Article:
Ursula Martius Franklin, CC, OOnt, FRSC, physicist, educator, feminist and social activist (born 16 September 1921 in Munich, Germany; died 22 July 2016 in Toronto, Ontario). A specialist in the structure of metals and alloys, she pioneered the development of archaeometry, which applies modern techniques of materials analysis to archaeology. After working as a senior research scientist for the Ontario Research Foundation (1952–67), she joined the University of Toronto’s Department of Metallurgy and Materials Science (now the Department of Materials Science and Engineering)in 1967. She won many awards for her innovative scientific and humanitarian work, including the Pearson Peace Medal (2002).
Early Life and Education
Ursula Maria Martius was born in Munich, Germany, on 16 September 1921. Her mother, Ilse Maria Martius (née Sperling), was an art historian and her father, Albrecht Martius, was a Lutheranarchaeologist. An only child, she was raised in the Protestant faith. Her parents’ friend, physicist Hans Kuppenheim, inspired her early interest in science. Franklin moved to Berlin in 1940 to begin her undergraduate studies in science, but was imprisoned in a Nazi labour camp in 1943 because of her mother’s Jewish background. She spent 18 months in a different camp than her parents; they all survived, but members of her mother’s extended family did not. Franklin spent much of this time repairing damaged buildings, and developed frostbite in her feet and legs because of the long hours of work in cold conditions, which led to lifelong pain. While she did not often speak about her early experiences as a Holocaust survivor, they shaped her lifelong humanitarian work and peace activism.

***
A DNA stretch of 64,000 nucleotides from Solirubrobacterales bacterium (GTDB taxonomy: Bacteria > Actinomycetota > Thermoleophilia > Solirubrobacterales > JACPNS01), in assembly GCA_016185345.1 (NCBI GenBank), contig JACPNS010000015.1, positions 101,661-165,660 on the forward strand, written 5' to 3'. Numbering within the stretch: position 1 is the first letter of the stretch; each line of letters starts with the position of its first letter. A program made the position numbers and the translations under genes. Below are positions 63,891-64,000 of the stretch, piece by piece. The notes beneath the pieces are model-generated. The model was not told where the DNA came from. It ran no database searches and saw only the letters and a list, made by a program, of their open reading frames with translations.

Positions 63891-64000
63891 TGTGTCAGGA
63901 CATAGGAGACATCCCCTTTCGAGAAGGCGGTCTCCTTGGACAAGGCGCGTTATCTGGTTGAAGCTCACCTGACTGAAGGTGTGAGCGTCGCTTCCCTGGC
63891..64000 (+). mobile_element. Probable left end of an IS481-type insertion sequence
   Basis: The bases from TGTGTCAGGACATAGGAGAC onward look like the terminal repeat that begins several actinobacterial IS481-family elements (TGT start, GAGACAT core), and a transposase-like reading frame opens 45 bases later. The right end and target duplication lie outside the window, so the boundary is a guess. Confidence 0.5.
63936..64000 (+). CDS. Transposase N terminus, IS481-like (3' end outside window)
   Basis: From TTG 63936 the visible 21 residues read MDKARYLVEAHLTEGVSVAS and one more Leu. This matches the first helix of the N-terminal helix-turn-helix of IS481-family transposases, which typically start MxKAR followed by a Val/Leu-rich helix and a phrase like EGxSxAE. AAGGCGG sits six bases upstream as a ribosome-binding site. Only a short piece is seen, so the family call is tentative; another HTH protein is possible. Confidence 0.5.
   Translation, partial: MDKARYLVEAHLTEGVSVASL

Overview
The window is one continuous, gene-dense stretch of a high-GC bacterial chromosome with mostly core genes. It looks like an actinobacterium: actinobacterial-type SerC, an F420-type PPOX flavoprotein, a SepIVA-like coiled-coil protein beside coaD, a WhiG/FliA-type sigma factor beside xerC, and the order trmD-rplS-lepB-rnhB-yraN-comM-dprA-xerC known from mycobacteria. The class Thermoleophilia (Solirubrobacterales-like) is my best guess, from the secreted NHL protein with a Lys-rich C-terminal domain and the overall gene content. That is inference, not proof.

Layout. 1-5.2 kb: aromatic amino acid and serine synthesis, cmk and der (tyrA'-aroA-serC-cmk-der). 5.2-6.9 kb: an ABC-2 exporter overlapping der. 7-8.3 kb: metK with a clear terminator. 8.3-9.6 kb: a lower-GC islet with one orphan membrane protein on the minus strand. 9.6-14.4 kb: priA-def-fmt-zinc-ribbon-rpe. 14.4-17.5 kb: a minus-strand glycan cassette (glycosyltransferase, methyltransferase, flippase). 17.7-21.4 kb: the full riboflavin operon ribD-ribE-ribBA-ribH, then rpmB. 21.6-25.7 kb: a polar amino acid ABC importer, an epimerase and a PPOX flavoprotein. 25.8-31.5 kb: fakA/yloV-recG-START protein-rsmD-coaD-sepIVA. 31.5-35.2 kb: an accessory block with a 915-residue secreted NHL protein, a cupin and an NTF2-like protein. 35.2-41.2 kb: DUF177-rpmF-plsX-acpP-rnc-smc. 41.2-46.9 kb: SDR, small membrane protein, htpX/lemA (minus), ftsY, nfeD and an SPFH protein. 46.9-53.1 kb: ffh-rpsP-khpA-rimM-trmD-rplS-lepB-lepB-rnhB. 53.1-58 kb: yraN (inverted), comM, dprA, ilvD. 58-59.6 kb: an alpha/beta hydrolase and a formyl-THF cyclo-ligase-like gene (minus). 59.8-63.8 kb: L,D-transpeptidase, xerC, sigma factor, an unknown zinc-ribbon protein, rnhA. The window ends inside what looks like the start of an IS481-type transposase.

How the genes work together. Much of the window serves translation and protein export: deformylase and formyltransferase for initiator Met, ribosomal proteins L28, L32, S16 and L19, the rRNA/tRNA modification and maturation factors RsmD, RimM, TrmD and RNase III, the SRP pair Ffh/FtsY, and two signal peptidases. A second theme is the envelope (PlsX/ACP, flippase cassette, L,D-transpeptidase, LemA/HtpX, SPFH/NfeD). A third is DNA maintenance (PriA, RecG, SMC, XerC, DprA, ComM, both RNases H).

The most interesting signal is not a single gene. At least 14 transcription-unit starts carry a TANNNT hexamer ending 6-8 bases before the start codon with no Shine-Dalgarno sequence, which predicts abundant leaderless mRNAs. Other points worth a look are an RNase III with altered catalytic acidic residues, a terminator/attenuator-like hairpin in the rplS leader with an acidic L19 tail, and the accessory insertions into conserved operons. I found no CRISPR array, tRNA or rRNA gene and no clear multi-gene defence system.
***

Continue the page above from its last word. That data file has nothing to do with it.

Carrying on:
After the end of the Second World War, Franklin continued her studies at the Technical University of Berlin, earning her degree in 1946. She chose to study physics and mathematics because those subjects couldn’t be state censored. In 1948, she received a PhD in experimental physics from the Technical University of Berlin. While still in Germany, she joined a group of peace-oriented intellectuals but quickly decided that she must emigrate in order to help bring about profound change in the world.
Scientific and Academic Career